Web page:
The city of Galt is considering about a $3 rate hike for water, wastewater, storm drainage and solid waste.
While the city says it needs the money to keep providing the same level of services, some citizens say now is not the time to be increasing customers' bills.
"They should find money in some other area rather than putting it to people right now," resident Al Baldwin said. "Every time we go to a council meeting, our city manager says we are much better off than other cities. … So we should be able to scale back in other areas."
The highest proposed increase is 5.52 percent, for solid waste. The other three rates could see a 4.1-percent increase.
When looking at a customers' overall bill, Tier 1 customers will see a total increase of $3.17, while Tier 2 customers will have a $3.43 increase.
The rate increase would start March 1 and appear for the first time on April bills, unless the city receives written protests against the rate change from a majority of property owners.
The Galt City Council will decide if they want to change the rates and by how much at a public hearing Feb. 17. The hearing will be at 7 p.m. in the Council Chambers at 380 Civic Drive.
Proposed rate increases at a glanceProposed increases and how they will affect residential utility bills:
- Water: 4.1 percent
Current bill: $22.31
New bill: $23.22
- Wastewater: 4.1 percent
Current bill: $25.81
New bill: $26.87
- Storm drainage: 4.1 percent for Tier 2 customers only
Current bill: $6.42
New bill: $6.50
- Solid waste: 5.41 percent
Current bill: $22.18
New bill: $23.38
- Total bill:
Tier 1 customers
Current bill: $97.73
New bill: $100.90
Tier 2 customers:
Current bill: $101.54
New bill: $104.97
To protest the increase, landowners must file a written letter with the City Clerk before the Feb. 17 public hearing on the rate adjustment. E-mails will not be accepted.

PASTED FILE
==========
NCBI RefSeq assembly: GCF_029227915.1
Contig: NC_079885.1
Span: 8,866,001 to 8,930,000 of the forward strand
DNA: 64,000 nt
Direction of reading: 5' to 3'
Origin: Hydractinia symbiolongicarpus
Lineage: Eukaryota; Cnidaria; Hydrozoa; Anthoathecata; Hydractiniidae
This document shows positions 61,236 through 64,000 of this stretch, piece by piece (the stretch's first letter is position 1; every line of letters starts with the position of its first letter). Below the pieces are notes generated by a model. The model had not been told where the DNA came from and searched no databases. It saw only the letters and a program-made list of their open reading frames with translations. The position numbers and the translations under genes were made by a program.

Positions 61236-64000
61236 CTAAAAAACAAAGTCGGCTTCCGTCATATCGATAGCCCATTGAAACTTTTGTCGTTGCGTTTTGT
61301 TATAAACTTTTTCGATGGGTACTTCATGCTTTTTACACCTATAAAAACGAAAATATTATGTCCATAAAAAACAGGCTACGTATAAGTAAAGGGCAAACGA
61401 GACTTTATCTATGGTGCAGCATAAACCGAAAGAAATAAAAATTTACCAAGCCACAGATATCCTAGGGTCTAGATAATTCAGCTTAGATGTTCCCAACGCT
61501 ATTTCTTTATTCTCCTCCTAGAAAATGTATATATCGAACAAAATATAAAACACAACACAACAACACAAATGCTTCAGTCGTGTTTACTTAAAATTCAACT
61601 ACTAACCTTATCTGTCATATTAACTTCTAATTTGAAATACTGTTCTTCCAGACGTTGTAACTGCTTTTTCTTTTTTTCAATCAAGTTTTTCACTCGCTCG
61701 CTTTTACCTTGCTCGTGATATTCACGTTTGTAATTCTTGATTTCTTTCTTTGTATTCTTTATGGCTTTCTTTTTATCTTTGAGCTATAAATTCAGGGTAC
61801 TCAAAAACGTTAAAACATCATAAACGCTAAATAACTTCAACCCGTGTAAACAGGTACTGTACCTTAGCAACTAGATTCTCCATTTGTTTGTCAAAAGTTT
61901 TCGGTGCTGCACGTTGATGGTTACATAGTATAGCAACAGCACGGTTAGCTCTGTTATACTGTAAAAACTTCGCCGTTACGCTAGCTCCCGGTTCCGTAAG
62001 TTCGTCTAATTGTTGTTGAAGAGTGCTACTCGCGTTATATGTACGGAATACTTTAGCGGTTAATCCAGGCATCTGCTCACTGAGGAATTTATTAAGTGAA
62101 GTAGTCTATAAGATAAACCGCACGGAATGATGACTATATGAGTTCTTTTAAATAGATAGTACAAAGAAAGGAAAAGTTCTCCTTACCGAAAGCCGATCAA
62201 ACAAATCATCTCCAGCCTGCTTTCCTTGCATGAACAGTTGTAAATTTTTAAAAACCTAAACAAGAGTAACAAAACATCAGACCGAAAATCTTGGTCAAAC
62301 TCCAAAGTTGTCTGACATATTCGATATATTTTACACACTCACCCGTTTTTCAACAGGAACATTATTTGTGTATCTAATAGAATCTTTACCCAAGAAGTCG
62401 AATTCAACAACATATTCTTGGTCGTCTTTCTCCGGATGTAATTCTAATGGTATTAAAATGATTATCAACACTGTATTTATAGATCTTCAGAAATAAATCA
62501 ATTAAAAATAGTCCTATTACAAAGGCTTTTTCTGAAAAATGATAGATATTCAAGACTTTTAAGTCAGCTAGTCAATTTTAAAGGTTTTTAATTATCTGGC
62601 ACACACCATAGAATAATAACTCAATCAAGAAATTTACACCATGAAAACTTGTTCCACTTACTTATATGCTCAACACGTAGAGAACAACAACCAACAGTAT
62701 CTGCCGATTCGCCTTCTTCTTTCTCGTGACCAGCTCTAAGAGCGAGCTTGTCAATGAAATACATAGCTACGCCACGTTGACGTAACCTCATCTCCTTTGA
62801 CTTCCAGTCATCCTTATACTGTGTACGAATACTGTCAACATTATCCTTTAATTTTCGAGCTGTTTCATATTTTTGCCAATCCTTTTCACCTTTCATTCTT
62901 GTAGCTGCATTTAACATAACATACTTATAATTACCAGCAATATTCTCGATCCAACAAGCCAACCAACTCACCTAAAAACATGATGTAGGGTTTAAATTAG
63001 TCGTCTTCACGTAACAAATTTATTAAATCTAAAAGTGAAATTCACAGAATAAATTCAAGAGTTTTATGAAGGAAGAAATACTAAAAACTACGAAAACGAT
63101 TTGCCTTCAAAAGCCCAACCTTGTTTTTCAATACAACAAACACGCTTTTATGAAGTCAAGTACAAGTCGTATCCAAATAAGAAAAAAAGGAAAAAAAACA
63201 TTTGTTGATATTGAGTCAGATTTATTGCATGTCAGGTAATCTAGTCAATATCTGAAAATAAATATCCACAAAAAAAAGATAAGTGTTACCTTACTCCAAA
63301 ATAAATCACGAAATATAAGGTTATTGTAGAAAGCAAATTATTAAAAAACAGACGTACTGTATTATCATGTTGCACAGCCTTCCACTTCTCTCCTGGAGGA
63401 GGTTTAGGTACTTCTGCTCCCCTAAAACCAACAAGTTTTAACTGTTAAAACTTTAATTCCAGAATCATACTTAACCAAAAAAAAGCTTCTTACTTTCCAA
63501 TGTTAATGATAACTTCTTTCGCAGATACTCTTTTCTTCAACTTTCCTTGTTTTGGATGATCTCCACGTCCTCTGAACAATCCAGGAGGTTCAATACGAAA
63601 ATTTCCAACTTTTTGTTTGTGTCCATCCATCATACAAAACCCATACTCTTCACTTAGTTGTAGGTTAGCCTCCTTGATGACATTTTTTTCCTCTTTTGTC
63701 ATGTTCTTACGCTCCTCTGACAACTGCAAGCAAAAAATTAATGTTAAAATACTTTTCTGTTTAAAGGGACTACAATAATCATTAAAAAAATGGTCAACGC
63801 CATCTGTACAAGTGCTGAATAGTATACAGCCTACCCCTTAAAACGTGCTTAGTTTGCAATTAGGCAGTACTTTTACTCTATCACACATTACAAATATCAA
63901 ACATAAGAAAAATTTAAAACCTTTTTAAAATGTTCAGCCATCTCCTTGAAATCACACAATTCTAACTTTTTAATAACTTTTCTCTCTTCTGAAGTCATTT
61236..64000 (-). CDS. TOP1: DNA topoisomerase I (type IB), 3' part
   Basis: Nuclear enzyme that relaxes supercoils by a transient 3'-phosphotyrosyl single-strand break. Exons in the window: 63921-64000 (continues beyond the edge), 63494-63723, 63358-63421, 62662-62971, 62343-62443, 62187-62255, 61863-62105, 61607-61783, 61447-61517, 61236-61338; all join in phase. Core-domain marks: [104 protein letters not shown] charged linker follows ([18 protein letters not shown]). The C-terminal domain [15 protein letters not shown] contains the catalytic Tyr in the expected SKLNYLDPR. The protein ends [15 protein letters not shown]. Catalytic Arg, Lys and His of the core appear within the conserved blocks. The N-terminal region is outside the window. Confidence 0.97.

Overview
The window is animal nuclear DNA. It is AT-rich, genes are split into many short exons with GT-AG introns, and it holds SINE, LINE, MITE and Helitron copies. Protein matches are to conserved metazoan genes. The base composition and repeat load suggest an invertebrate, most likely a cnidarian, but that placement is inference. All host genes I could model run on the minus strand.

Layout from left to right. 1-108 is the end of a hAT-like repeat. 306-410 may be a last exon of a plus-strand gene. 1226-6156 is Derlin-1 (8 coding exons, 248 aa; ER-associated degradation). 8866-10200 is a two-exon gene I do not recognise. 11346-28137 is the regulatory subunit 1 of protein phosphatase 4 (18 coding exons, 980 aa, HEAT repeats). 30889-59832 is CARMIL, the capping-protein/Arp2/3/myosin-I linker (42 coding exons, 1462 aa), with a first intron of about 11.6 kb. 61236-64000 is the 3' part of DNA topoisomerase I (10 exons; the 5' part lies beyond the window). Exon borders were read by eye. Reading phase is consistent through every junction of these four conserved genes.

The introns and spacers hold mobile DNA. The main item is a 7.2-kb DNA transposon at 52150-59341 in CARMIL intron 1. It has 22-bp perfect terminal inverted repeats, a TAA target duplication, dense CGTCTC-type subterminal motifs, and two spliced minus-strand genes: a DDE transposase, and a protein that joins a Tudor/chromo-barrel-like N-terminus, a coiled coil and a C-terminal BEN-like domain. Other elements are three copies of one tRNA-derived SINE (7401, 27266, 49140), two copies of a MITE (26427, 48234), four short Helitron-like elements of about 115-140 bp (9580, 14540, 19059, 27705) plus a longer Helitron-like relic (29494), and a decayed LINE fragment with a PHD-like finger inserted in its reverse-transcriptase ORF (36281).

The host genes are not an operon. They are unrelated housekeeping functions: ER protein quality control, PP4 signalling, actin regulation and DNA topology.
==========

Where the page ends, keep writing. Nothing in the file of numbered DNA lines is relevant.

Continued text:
Protests should be sent to city of Galt, City Clerk, 380 Civic Drive, Galt, CA 95632. The hearing will be at 7 p.m. in the Council Chambers at 380 Civic Drive.
In the letter, include:
- Your property's address or parcel number.
- Which rate increase you are protesting.
- Written confirmation that you own the property if you were not
the owner in the last Sacramento County tax roll.
Public Works Director Gregg Halliday said the city needs the increases to keep up with the cost of doing business.
"We did a rate study to estimate the costs for next year, including salaries, power and fuel," Halliday said.
The study also factored in capital improvement projects, which include sewer main repair for water and water pipeline rehab projects.
There are no increases included for wastewater treatment plant upgrades.
If the increases don't happen, city services will suffer, Halliday said. Street sweeping would probably be cut back, maintenance would be deferred and projects would be stopped.
"We also might not be able to respond to citizen complaints for leaky pipes," Halliday said.
While $3 may not seem like a lot for some, that is too much for those on fixed incomes, said Dennis Wire, who lives at Three Palms Mobile Estates.
He said between the rent for the mobile home park increasing and the higher utility rate, the residents are going to be strapped for cash
"This is going to wipe out our whole Social Security increase of 5 percent," Wire said. "We never get ahead. We never have any money to spend. We're lucky if we have $100 a month for discretionary income."
Approximately 200 protests have been filed with City Clerk Liz Aguire.
Baldwin said he knows there will be many more as the public hearing approaches, and there is a form letter going around for people to sign and turn in.
Even if not enough complaints are filed to stop the increase, Baldwin said he hopes the response will still send a message to the council that the citizens can't afford the increase right now.
"I hope they don't turn a deaf ear," he said.